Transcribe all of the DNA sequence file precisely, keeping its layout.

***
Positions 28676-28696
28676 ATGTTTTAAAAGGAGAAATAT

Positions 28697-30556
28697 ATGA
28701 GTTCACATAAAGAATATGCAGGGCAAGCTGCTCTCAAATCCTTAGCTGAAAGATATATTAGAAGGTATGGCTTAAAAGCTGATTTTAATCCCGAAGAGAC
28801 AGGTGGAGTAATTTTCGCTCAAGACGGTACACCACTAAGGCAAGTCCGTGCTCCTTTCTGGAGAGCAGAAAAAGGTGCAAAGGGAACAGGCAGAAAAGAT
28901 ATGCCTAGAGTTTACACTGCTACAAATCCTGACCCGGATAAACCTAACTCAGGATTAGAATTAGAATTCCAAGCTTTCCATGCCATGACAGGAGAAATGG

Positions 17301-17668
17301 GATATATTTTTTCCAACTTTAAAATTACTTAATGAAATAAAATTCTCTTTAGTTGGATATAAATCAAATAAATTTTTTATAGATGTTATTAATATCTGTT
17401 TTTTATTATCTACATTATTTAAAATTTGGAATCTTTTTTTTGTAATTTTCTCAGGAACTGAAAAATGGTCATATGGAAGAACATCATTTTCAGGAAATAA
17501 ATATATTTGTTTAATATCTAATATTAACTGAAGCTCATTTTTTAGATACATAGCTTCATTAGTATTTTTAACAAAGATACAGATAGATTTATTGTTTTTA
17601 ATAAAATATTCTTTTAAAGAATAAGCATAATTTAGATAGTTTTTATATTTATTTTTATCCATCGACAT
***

Positions 28676-28696
28676 ATGTTTTAAAAGGAGAAATAT

Positions 28697-30556
28697 ATGA
28701 GTTCACATAAAGAATATGCAGGGCAAGCTGCTCTCAAATCCTTAGCTGAAAGATATATTAGAAGGTATGGCTTAAAAGCTGATTTTAATCCCGAAGAGAC
28801 AGGTGGAGTAATTTTCGCTCAAGACGGTACACCACTAAGGCAAGTCCGTGCTCCTTTCTGGAGAGCAGAAAAAGGTGCAAAGGGAACAGGCAGAAAAGAT
28901 ATGCCTAGAGTTTACACTGCTACAAATCCTGACCCGGATAAACCTAACTCAGGATTAGAATTAGAATTCCAAGCTTTCCATGCCATGACAGGAGAAATGG

Positions 17301-17668
17301 GATATATTTTTTCCAACTTTAAAATTACTTAATGAAATAAAATTCTCTTTAGTTGGATATAAATCAAATAAATTTTTTATAGATGTTATTAATATCTGTT
17401 TTTTATTATCTACATTATTTAAAATTTGGAATCTTTTTTTTGTAATTTTCTCAGGAACTGAAAAATGGTCATATGGAAGAACATCATTTTCAGGAAATAA
17501 ATATATTTGTTTAATATCTAATATTAACTGAAGCTCATTTTTTAGATACATAGCTTCATTAGTATTTTTAACAAAGATACAGATAGATTTATTGTTTTTA
17601 ATAAAATATTCTTTTAAAGAATAAGCATAATTTAGATAGTTTTTATATTTATTTTTATCCATCGACAT